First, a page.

Copper prices hit fresh two-year highs Wednesday, building on momentum from improved forecasts for Chinese economic growth from the International Monetary Fund.
Copper for September delivery was recently up 1% at $2.8755 a pound on the Comex division of the New York Mercantile Exchange, on track for its fifth straight session of gains.
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Prices rose to the highest level since May 2015, after seeing a sharp uptick Tuesday on the IMF's stronger Chinese GDP figures, analysts said.
Also buoying copper was news out of China that the government is looking to ban scrap imports for copper extraction, a process that raises pollution levels, according to Xiao Fu, head of commodity strategy at Bank of China International.
"That could take 900,000 tons of content copper [not pure copper] out of the Chinese market, which is potentially very impactful," Ms. Fu said.
"Given that we already saw supply tightness lead China to switch to copper imports earlier this year, this could see a pickup in concentrate and refined copper imports," the strategist said.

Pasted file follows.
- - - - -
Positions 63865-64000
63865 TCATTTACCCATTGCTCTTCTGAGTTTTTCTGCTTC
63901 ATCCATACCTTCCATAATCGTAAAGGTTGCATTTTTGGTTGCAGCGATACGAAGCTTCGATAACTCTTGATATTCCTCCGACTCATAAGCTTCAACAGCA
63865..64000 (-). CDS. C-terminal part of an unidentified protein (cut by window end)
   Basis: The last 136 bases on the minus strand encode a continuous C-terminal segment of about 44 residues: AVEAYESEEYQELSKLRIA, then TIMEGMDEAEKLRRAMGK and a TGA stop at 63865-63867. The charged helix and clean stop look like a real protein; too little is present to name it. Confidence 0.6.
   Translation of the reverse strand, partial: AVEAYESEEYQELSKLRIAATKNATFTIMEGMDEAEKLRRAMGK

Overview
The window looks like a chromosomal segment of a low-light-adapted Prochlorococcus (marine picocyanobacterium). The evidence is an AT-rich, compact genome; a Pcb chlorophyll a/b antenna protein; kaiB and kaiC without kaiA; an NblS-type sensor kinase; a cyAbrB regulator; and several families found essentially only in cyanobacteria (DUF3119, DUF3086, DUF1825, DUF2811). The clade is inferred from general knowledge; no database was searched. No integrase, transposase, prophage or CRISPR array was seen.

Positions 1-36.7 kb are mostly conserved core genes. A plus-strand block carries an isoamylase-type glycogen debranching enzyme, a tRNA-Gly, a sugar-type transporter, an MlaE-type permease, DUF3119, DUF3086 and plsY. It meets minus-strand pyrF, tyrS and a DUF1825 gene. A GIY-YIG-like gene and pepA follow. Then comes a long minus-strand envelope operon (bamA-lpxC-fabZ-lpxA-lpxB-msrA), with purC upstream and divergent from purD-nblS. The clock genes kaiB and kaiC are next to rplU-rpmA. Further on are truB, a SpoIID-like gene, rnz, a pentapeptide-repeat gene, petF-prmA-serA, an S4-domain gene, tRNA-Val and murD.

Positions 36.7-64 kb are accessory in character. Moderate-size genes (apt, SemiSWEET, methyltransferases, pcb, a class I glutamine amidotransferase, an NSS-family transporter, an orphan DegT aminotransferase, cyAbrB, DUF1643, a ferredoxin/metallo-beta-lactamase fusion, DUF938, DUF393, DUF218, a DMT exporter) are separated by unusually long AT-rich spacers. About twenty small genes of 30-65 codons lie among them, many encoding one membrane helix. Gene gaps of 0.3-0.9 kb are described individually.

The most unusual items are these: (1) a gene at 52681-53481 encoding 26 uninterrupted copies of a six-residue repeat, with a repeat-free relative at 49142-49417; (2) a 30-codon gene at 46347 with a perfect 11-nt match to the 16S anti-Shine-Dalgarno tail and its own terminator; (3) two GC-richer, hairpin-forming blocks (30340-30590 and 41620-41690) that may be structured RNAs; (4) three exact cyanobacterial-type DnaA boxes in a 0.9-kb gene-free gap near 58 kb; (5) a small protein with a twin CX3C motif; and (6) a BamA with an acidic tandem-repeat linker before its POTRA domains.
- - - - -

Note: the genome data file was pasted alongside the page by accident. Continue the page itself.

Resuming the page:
China imported 3.3 million tons of copper scrap and waste in 2016, according to Investec.
Copper's gains also came partly thanks to a backdrop of broader market positivity, Marex Spectron broker Alastair Munro said.
Gold prices ticked lower thanks to the dollar's minor rally. Futures for August delivery fell 0.3% to $1,247.80 a troy ounce in New York. The WSJ Dollar Index, which measures the dollar against a basket of other currencies, moved 0.1% higher to 86.77.
Investors were looking to the Federal Reserve's interest rate decision, due Wednesday, and U.S. GDP figures, expected Friday.
Stephanie Yang contributed to this article.
Write to David Hodari at David.Hodari@dowjones.com
(END) Dow Jones Newswires
July 26, 2017 11:59 ET (15:59 GMT)